Founder of Canada’s first Indigenous-owned cosmetics company shares success at open house
It’s open house season – and to mark it, Laurier ran a multitude of campus-related events this past weekend.
On Saturday, Nov. 3, the Indigenous Student Centre welcomed Jenn Harper, CEO and founder of Cheekbone Beauty Cosmetics Inc. to speak to current and prospective Indigenous students about entrepreneurship.
The event, hosted in The Turret, began at 3 p.m. with light refreshments and an introductory presentation on student entrepreneurship initiatives at Laurier’s Waterloo campus.
It was noted in these opening remarks that the Schlegel Centre for Entrepreneurship and Innovation is Laurier’s business development hub, and students who wish to pitch ideas there are welcome to do so at any time.
Then came keynote speaker Jenn Harper, who was quick to enlighten the crowd with her wit and humour. Harper told the story of Cheekbone Beauty from its conception, and explained how it all began in 2016 with a single eureka moment.
Harper started the revolutionary beauty company out of her desire to give something back to the Indigenous community to address issues of generational trauma from the residential schools system.
She cites both her grandmother, who survived residential school, and her brother B.J., whom she lost to suicide, as driving forces of both her entrepreneurial spirit and the success it has returned.
What differentiates Cheekbone Beauty from the average cosmetics brand is its charitable giving. 10 per cent of all proceeds from Cheekbone sales go to Shannen’s Dream under the First Nations Child and Family Caring Society, which helps advocate for better access to education for Indigenous children in Canada.
It is also Harper’s hope to begin a scholarship fund in honour of her grandmother, which she says will be open to any Indigenous women pursuing any kind of post-secondary education or vocational training.
I really wanted to take a different stance on student recruitment – you see the tables, and they have the free stuff, but I wanted to plan a new experience for students, and that’s why I did it in tandem with open house.
– Jessica Duke, Indigenous student recruitment and outreach officer at the Indigenous Student Centre
After the presentation on the story of Cheekbone Beauty, Harper did a Q and A with the attendees.
Students asked questions on all areas of the spectrum, and Harper had answers; rather than the session being lecture-like, it evolved into a discussion on environmental ethics, social and Indigenous justice initiatives, and how to uplift fellow Indigenous businesswomen.
To conclude the presentation, Harper touched on her own struggles with alcoholism, highlighting self care as a crucial part of her daily routine. She explained that being in touch with yourself and with the earth every day are only the first steps to becoming the best successful version of you.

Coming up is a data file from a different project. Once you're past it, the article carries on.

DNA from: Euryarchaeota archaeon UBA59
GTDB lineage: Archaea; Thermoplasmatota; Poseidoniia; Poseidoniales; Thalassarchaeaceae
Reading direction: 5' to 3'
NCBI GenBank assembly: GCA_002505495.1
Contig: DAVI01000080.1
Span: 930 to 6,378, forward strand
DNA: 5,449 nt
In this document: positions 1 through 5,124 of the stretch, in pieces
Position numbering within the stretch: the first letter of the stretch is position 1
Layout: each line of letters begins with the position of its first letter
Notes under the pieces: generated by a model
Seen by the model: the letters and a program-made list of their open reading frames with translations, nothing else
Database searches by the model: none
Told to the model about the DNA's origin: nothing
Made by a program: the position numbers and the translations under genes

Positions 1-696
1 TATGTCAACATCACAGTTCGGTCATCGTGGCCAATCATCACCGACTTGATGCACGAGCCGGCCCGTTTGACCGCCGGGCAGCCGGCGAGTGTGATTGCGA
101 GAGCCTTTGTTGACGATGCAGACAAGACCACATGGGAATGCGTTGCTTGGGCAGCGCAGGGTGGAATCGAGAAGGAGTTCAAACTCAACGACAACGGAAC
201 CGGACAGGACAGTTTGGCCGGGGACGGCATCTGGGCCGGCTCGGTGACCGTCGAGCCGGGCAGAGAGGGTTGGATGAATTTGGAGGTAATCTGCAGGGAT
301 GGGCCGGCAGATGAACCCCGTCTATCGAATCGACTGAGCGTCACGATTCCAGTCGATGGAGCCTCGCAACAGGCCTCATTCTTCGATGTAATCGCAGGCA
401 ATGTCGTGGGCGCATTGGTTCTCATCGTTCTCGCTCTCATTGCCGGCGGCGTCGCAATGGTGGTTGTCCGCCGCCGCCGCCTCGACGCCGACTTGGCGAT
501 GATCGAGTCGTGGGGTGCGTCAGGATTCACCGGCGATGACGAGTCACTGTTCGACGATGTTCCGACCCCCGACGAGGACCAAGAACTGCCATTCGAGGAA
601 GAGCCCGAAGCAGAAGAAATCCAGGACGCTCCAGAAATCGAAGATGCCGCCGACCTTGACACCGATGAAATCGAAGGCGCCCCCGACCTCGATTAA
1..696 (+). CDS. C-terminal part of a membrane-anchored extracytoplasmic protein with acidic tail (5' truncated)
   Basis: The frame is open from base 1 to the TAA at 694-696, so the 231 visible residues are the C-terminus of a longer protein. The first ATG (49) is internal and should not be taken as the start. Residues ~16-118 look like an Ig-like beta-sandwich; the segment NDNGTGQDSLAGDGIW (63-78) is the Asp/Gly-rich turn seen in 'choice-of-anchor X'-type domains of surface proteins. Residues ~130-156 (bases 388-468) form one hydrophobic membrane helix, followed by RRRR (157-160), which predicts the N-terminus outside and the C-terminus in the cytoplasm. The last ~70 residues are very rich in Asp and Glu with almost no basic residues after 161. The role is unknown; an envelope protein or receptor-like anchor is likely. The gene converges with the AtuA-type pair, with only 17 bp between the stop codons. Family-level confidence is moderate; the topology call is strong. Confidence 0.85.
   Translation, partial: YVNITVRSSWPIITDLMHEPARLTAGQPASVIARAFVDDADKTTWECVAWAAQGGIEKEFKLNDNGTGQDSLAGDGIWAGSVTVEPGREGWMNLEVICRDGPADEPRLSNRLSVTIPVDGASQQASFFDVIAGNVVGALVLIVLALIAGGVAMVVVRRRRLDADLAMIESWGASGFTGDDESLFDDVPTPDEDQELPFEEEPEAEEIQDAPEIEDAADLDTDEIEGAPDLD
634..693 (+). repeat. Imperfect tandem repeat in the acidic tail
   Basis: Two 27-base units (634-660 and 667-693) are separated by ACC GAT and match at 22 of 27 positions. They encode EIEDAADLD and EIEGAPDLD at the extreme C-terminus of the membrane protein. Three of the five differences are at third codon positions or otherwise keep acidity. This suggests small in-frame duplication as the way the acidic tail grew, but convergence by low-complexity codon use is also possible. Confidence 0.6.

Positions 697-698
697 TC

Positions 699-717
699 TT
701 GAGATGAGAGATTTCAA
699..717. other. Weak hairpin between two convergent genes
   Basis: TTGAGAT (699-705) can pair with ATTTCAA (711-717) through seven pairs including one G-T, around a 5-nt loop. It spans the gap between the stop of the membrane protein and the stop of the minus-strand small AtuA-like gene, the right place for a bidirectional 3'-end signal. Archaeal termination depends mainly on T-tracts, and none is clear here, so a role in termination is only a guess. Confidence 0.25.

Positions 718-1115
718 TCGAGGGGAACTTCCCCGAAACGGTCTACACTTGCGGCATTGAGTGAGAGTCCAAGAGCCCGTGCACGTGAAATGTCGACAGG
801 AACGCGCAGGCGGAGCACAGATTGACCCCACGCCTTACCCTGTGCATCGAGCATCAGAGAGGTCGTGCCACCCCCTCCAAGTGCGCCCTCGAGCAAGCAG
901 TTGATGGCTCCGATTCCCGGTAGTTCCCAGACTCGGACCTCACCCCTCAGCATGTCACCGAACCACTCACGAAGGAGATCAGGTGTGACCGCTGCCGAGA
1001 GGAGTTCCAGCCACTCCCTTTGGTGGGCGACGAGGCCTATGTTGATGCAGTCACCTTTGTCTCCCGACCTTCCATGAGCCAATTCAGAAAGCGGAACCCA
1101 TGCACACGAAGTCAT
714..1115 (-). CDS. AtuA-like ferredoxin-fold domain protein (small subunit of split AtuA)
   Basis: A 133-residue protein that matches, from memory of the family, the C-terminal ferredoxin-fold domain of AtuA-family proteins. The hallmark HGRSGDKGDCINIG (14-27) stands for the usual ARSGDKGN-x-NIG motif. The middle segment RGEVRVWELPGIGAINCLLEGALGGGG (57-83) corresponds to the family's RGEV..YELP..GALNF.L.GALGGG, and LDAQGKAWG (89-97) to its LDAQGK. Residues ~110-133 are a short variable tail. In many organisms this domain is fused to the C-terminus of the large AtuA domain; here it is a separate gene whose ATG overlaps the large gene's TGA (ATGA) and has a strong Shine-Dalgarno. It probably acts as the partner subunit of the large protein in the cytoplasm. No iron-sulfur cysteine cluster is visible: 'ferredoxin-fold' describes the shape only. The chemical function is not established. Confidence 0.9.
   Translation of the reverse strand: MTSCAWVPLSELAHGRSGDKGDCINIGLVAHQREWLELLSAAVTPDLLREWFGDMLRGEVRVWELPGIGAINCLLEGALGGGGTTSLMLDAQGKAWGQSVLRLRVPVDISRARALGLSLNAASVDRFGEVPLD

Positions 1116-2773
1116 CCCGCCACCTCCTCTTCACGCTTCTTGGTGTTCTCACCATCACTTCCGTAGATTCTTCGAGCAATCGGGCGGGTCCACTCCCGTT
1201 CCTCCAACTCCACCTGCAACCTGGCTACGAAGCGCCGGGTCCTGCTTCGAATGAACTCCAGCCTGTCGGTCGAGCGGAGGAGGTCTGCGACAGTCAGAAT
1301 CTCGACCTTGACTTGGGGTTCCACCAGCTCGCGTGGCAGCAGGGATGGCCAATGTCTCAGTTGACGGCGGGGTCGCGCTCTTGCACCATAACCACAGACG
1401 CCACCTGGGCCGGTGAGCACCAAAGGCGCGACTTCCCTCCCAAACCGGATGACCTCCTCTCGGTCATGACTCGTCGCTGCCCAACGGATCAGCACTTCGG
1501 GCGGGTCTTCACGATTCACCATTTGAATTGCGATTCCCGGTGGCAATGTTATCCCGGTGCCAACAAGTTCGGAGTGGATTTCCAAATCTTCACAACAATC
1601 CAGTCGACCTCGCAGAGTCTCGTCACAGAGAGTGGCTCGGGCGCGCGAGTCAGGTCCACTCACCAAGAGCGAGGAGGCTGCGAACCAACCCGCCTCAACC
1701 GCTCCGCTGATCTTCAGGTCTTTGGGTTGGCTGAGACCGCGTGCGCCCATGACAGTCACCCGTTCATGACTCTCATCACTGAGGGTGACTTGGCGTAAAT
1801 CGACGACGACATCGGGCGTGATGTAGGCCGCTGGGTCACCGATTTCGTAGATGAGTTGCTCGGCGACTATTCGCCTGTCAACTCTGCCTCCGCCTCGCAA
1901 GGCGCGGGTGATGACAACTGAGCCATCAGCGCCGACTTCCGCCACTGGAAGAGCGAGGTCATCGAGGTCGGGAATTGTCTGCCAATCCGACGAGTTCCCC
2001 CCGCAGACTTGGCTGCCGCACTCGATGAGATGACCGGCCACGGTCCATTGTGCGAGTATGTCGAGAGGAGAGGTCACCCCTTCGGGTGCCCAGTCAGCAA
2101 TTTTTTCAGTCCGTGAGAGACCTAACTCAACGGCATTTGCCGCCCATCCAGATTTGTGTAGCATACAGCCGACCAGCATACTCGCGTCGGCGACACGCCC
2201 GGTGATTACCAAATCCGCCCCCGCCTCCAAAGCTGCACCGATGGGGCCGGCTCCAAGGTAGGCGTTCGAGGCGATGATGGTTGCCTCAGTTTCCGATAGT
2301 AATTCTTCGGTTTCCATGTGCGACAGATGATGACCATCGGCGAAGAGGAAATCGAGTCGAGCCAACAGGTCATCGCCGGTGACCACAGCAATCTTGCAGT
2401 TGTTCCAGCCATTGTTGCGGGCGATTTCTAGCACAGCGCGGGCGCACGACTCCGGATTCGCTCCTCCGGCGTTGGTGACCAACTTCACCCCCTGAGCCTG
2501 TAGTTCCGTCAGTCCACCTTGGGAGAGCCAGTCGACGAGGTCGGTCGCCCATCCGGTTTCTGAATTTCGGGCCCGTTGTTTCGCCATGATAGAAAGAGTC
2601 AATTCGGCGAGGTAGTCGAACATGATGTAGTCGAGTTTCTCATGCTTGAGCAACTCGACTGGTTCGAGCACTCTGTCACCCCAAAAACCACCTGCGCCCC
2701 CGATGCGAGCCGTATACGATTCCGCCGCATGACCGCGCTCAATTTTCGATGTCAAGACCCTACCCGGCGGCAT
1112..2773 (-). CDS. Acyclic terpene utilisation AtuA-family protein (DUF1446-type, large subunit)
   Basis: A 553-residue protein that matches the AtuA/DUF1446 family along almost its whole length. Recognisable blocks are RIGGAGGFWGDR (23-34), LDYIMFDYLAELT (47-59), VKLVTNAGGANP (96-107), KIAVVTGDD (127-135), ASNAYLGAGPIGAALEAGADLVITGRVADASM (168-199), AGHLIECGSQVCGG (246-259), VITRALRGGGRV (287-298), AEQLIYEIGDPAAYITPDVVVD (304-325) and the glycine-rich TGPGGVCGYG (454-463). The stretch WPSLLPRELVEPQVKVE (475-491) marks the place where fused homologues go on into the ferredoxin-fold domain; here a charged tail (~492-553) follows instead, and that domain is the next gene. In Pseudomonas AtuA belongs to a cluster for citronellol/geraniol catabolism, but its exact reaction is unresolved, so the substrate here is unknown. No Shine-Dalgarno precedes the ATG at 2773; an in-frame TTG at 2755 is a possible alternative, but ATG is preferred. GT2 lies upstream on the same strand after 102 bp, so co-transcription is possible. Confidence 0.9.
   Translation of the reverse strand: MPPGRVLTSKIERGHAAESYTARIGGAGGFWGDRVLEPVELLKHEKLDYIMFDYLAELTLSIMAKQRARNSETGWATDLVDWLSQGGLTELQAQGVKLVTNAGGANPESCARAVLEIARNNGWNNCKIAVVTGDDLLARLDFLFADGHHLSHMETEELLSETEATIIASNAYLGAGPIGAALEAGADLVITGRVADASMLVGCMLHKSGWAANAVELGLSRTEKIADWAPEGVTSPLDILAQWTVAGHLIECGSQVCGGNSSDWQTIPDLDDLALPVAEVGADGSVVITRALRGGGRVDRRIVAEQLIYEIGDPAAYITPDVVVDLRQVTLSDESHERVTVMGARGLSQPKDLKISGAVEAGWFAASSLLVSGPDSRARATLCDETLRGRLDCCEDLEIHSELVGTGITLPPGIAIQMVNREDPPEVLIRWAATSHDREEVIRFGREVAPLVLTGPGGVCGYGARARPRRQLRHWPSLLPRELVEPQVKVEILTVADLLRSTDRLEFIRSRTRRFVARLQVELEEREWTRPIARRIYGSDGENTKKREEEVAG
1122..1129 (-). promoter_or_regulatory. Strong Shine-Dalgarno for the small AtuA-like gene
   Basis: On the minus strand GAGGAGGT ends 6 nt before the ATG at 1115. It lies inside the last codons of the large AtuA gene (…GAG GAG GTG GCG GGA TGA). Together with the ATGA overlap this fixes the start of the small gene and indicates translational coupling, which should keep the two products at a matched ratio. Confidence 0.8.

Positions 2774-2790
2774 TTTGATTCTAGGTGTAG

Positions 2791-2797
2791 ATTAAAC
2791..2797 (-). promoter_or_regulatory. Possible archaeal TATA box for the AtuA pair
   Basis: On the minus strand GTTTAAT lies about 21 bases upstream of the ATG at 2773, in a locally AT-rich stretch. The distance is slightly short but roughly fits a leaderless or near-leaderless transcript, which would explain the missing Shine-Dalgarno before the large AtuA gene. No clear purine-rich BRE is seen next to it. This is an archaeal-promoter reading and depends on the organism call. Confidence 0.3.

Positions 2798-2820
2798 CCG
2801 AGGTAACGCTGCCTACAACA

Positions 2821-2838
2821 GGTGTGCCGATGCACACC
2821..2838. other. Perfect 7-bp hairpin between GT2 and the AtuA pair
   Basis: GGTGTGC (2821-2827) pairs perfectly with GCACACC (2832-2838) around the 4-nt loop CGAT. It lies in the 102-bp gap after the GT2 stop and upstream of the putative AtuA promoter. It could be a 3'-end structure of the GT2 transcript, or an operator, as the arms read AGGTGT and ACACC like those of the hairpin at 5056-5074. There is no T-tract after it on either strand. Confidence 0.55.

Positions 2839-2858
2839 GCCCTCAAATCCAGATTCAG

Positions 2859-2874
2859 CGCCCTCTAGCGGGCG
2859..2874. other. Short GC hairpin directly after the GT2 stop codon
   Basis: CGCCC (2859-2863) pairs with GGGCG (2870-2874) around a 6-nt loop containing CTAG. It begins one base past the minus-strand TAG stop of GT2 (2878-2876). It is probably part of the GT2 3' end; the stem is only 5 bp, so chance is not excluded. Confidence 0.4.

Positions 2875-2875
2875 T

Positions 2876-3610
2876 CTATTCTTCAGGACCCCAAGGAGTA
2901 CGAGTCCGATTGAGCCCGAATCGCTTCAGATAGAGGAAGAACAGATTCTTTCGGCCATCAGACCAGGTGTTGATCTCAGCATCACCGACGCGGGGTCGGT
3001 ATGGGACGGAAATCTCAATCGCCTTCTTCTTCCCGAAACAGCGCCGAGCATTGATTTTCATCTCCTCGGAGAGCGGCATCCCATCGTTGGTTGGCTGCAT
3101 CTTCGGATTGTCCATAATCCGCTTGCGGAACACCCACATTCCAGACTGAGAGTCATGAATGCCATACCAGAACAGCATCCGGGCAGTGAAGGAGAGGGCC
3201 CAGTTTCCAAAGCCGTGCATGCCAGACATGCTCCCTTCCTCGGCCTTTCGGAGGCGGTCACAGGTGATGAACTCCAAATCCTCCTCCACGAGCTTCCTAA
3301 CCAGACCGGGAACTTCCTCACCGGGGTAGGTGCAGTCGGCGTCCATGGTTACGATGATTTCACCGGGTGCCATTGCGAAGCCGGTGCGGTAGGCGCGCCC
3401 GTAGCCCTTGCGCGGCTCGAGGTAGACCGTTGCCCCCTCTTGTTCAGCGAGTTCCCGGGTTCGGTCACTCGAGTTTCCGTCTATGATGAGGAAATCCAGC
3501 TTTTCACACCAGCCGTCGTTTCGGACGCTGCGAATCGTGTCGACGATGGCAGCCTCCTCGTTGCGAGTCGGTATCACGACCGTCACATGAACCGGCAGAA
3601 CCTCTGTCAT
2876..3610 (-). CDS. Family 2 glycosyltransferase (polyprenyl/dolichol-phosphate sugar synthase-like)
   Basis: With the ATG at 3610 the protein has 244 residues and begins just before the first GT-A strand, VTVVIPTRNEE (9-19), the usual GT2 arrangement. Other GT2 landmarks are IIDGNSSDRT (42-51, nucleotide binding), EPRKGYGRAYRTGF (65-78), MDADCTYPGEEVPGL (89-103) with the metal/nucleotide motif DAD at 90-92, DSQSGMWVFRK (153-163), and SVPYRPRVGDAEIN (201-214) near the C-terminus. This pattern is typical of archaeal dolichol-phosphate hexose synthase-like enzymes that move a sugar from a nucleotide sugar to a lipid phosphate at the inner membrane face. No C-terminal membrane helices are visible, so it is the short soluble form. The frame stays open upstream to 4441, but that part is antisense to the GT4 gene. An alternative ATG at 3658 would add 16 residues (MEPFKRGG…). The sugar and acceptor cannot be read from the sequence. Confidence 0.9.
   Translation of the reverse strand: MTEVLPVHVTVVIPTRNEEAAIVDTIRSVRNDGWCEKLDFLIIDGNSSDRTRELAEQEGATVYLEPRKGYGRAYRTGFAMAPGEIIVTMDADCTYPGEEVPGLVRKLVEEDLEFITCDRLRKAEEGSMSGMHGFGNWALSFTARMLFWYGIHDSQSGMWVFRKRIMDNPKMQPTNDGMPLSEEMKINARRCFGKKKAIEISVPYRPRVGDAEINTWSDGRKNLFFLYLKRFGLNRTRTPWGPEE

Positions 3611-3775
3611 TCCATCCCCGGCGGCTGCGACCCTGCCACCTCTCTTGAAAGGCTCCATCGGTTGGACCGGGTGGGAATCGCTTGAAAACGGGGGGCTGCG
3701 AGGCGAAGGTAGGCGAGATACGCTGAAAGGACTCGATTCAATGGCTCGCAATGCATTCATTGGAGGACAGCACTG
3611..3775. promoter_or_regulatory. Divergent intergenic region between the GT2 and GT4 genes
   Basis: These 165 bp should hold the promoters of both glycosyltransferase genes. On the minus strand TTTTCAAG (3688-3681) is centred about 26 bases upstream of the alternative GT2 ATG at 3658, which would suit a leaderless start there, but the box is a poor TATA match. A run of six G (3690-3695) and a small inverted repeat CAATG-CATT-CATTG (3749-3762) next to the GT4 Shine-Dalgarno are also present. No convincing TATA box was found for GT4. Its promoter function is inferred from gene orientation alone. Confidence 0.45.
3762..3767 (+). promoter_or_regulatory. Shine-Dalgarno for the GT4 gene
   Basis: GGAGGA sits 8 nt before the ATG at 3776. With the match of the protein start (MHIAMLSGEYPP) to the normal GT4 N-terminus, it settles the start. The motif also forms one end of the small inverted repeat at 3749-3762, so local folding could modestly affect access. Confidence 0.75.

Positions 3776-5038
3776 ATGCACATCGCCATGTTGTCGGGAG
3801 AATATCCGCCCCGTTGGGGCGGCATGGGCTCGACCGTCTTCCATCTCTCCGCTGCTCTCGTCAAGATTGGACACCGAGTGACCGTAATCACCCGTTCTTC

A number of Cheekbone Beauty products were then given to attendees through a raffle, and the crowd was very excited to be able to check out the lip and brow products that Harper generously donated for the event.
The goal of the afternoon was to disembark from the status quo on student recruitment and provide a safe space for current and future Indigenous students to get inspired.
This type of event was the first of its kind, but the Indigenous Student Centre hopes there will be more to come.
“I really wanted to take a different stance on student recruitment – you see the tables, and they have the free stuff, but I wanted to plan a new experience for students, and that’s why I did it in tandem with open house,” Jessica Duke, Indigenous student recruitment and outreach officer at the Indigenous Student Centre, said.
“I hope to plan something for Brantford in March break, but hopefully we can bring [in] another social innovator,” Duke said.
Through these events, Laurier is hoping to highlight its on-campus entrepreneurial resources to both Indigenous and non-Indigenous students.
Making Indigenous youth feel empowered in their educational endeavors is a shared focus between the Indigenous Student Centre and Cheekbone Beauty alike.
“I’m helping Indigenous youth because I feel like I can relate. Having grown up not feeling worthy, feeling ashamed … ultimately, I don’t want any kid –Indigenous or not – to ever feel that way,” Harper saaid in an interview.
“You can overcome those deep traumas and not only survive, but … thrive.”
Students of all backgrounds interested in attending upcoming events through the Indigenous Student Centre are encouraged to follow the Centre on Instagram and Twitter at @wluindigenous.